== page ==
Verdict: The candidate who wrote this response is analysing the question and produces some very advanced AO3. They make a complex judgement on the question. In this sense it is very impressive. However, they are not deploying much AO1 at all and therefore the judgement they eventually reach is not well-substantiated. It would be unusual to see a response like this, but this would score higher in AO3 and AO2 than in AO1.

Response 3

One reason that it could be argued that more direct democracy should be deployed in the UK is because it encourages participation in the political process. Recent developments of direct democracy in the UK have had the impact of increasing participation in British politics. For example, the e-petitions process has led to public opinion on key political issues being clearly shown – for instance when 6.1 million people signed a petition calling for Brexit to be abandoned. This might influence the policies of political parties (for example the Lib Democrats chose to run on a manifesto of abandoning Brexit). In addition, recent referendums have resulted in significant turnout such as the Scottish Independence Referendum (84%) and the EU Referendum (72%). Increased participation is significant for the political process as it makes any decision that is eventually taken more legitimate. This means that, in terms of increasing participation, direct democracy should be encouraged wherever possible in the UK.

On the other hand direct democracy arguably puts too much power in the hands of people who are not politically well-informed and therefore might not make decisions in the interests of the country. People can be too easily swayed by populism and self-interest. This was seen in the Brexit Referendum of 2016 which was emotionalised and arguably people did not fully understand what they were voting for. It is notable that the most googled term on the day after the Brexit Referendum was ‘what is the EU’. Further to this, not everyone has equal interest in Politics. Direct democracy gives equal say to those with little to no interest as those who have intense interest.  This can lead to political positions in which there is more activism taking precedence at the expense of more moderate positions. This delegitimises the decisions that are taken as they are defined by levels of interest, not levels of expertise. Ultimately, whilst direct democracy may increase participation it does so at the expense of direct expertise at an issue. Whilst representative democracy can be frustrating, it allows for an educated political class to make decisions about complex issues. Therefore, it should be argued that the use of Direct Democracy should be limited.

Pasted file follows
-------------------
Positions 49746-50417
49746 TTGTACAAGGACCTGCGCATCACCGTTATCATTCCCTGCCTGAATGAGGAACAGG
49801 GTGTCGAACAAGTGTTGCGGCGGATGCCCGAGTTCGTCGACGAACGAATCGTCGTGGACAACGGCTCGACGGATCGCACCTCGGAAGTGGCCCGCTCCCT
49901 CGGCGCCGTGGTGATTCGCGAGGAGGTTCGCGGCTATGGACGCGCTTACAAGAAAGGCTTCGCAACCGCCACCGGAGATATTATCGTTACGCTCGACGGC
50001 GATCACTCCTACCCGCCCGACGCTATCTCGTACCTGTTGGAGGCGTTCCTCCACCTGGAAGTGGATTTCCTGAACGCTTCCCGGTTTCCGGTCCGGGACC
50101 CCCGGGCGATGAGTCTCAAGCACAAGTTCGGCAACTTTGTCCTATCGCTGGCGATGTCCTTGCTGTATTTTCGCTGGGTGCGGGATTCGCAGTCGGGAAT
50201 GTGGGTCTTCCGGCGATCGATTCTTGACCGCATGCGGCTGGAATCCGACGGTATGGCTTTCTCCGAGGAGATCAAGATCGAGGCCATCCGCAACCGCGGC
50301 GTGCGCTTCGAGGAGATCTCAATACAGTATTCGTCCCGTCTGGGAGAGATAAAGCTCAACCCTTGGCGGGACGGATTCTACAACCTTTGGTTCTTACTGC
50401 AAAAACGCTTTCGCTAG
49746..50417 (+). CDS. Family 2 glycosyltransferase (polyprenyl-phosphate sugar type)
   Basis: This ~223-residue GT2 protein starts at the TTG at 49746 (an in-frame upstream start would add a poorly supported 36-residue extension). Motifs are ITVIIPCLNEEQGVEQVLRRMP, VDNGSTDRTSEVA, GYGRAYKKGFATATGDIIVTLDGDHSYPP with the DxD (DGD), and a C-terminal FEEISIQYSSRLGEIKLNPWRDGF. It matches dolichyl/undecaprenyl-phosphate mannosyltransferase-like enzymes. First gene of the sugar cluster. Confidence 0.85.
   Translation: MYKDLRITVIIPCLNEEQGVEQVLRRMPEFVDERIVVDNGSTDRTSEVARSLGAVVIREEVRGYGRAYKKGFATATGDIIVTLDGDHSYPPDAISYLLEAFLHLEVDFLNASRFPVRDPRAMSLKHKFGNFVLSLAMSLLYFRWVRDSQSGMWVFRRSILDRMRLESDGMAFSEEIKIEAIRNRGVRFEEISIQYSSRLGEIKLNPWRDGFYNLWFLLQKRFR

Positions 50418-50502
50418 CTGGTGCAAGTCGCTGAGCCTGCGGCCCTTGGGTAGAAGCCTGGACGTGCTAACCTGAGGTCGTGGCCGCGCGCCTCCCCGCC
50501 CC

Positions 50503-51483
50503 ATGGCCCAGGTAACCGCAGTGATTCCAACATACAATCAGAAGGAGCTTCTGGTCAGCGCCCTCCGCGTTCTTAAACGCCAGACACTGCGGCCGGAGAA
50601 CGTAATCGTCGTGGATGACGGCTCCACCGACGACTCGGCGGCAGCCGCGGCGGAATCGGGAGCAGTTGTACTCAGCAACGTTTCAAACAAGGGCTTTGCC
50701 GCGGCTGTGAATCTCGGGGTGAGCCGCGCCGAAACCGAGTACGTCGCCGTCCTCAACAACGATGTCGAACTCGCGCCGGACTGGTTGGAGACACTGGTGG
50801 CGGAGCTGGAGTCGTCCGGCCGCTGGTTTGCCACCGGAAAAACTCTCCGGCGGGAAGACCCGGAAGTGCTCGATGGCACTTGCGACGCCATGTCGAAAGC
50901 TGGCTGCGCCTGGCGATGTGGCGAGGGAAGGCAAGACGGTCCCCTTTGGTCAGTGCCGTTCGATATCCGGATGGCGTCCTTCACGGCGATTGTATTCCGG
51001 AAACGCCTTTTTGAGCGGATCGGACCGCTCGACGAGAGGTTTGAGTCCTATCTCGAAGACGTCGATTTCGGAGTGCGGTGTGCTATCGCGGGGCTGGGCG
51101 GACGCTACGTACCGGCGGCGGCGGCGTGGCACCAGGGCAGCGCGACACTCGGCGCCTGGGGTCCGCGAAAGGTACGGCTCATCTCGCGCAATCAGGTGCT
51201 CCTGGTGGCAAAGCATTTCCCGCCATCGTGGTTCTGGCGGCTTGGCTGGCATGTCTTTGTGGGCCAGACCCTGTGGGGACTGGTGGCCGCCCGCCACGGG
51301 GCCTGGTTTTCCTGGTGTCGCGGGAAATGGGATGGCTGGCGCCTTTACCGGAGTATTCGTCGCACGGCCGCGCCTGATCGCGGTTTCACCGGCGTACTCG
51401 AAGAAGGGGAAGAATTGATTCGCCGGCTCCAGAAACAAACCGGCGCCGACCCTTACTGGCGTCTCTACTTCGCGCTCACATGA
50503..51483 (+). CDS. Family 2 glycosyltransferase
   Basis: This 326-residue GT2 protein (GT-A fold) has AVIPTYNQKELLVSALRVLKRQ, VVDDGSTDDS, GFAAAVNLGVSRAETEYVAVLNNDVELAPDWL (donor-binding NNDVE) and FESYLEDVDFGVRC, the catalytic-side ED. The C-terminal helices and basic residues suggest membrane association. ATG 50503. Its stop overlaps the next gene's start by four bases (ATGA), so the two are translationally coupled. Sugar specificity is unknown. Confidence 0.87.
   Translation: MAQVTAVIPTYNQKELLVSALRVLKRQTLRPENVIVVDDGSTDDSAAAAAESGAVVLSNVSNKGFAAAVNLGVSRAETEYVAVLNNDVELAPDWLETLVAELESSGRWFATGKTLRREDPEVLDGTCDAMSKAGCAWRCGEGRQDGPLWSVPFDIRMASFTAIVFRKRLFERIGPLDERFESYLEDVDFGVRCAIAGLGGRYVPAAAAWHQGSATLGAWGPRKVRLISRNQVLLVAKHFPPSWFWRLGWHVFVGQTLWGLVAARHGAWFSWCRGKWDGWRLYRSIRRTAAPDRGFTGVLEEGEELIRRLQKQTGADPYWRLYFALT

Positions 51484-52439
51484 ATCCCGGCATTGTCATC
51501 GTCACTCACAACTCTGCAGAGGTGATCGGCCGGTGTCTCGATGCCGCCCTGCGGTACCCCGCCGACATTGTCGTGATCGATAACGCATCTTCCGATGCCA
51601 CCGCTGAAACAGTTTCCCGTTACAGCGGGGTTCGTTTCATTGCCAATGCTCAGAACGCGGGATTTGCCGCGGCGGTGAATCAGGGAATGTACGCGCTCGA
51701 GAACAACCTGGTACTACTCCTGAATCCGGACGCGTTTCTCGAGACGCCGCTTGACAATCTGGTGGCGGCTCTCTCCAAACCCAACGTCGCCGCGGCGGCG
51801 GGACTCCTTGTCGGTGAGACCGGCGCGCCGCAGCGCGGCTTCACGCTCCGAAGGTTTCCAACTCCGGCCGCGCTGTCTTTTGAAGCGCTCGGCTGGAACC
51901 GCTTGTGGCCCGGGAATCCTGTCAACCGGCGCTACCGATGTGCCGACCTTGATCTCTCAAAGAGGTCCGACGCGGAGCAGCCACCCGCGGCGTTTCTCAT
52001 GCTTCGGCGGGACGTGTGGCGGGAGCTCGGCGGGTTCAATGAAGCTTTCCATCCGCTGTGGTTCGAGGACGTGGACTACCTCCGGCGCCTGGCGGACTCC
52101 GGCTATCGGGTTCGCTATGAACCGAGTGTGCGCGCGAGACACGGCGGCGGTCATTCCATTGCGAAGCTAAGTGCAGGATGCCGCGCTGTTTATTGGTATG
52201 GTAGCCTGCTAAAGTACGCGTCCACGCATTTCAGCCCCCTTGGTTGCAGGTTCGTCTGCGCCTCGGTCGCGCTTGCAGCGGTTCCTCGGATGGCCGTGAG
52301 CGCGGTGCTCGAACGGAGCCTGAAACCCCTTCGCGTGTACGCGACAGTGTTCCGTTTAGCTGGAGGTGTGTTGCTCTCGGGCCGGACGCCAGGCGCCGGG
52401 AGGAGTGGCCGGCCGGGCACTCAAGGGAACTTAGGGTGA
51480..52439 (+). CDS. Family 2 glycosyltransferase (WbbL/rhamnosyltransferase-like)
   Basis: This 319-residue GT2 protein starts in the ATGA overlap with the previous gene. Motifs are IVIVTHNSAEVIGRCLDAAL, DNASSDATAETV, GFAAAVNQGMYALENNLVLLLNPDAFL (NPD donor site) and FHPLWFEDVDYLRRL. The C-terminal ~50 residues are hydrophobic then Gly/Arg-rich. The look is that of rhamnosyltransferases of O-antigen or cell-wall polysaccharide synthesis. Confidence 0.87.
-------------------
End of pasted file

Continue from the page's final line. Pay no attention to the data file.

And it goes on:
Verdict: The candidate who wrote this does not produce AO1 as good as the candidate in Response 1. They also do not produce AO3, or even AO2, that is as advanced as Response 2. However, this response would by far score best of the three. The candidate is exhibiting they are tackling all three Assessment Objectives and they are using AO1 as a foundation for AO2, which subsequently allows them to make substantiated judgements.

As you can see, whilst the AOs are worth the same, AO1 is the foundation of any answer.

2 thoughts on “What are the Assessment Objectives in Edexcel A-Level Politics?

  1. Pingback: How to answer the 30 Mark Essay Question (Edexcel) | Politics Teaching